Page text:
While some dog owners have undoubtedly found their four-legged family members from a pet store, animal rights activists do their best to implore the public to look elsewhere. Pet stores often purchase canines from puppy mills, breeding grounds that increase a pooch's risk of health complications.
Now, one county in Illinois is doing their best to eradicate this problem. According to the Sun-Times
, Naperville now requires all pet stores in the area to post a dog or cat's history of their breeding, as well as any health issues, veterinary treatments and hereditary birth defects.
The move is being made with the hopes of eventually putting an end to puppy mills all over the state. And, it's likely not to affect animal shelters in the area.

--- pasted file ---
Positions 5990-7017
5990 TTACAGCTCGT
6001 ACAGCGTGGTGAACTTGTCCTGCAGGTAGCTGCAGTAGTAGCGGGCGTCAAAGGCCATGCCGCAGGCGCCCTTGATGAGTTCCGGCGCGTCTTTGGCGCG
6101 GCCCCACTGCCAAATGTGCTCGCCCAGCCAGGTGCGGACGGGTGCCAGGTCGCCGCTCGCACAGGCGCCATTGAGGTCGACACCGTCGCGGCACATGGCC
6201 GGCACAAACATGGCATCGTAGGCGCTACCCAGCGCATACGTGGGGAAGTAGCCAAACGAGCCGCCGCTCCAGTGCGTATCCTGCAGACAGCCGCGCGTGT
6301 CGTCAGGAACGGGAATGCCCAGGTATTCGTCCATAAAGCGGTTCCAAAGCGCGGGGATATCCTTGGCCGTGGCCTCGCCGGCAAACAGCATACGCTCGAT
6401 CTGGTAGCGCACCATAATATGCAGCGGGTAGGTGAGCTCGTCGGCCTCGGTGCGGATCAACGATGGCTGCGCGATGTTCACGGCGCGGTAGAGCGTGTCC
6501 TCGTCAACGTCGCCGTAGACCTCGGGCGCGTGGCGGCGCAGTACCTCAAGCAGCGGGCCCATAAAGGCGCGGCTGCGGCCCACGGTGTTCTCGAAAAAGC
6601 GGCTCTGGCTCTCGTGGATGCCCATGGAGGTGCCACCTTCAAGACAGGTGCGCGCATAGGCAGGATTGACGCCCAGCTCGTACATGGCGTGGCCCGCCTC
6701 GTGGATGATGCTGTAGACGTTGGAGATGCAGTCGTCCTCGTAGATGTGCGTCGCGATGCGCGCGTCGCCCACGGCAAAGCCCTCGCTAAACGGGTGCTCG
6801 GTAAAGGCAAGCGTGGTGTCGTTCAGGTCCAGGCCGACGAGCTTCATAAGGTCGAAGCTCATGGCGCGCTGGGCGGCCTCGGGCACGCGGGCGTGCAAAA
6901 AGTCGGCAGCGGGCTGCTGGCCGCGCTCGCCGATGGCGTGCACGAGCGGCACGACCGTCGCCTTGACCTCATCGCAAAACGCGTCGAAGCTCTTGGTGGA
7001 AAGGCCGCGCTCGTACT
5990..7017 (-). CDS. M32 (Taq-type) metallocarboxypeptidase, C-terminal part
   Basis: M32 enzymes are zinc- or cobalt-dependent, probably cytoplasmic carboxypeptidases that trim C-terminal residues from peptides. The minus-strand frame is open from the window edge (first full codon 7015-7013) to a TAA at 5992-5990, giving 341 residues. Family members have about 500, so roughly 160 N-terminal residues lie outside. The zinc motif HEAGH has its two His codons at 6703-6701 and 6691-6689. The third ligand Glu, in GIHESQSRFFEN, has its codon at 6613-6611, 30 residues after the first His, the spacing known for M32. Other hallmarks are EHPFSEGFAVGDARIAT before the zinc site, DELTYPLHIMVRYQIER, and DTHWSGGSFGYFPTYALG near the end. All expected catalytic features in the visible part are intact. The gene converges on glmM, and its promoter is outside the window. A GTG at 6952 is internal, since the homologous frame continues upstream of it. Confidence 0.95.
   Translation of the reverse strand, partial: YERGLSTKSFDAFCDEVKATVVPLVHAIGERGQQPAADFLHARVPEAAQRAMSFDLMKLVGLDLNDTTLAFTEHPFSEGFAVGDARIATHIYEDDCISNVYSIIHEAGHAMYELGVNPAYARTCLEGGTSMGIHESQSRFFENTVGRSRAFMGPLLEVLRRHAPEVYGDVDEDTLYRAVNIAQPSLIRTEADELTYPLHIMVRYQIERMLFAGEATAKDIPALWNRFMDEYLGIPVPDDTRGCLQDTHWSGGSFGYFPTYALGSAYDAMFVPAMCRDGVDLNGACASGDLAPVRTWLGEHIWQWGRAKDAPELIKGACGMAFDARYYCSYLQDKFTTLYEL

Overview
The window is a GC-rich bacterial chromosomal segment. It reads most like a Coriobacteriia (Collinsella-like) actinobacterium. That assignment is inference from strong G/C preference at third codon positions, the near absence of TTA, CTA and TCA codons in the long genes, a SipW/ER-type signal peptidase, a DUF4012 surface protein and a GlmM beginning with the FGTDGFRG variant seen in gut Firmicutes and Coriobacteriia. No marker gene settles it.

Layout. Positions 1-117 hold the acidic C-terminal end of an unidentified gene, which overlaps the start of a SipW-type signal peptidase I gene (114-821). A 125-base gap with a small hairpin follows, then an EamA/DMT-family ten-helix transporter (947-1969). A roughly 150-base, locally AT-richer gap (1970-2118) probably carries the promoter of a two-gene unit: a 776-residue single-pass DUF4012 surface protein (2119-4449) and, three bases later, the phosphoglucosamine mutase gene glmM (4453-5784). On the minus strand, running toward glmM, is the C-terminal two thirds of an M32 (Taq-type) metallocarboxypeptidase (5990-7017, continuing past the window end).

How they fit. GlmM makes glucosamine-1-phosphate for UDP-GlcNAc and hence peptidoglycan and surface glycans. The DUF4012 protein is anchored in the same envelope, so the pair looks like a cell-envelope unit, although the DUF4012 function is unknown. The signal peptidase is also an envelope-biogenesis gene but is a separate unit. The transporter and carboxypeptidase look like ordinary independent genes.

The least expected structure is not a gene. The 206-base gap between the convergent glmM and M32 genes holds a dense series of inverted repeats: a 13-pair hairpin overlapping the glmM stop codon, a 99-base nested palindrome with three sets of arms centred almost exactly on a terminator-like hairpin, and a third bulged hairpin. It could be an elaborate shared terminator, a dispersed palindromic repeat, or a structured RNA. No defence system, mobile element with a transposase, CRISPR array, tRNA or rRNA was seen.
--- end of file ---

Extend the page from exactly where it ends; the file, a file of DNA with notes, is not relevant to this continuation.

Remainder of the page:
"In a shelter environment I don't see it changing a great deal of the philosophy or operating aspects of the adoption process or how people go about adopting an animal," Rich Glessner, director of operations at Animals Deserving of Proper Treatment (ADOPT) in Naperville. "The bigger impact will be on pet stores."
According to its website, ADOPT is a no-kill shelter that has found loving homes for more than 20,000 pets.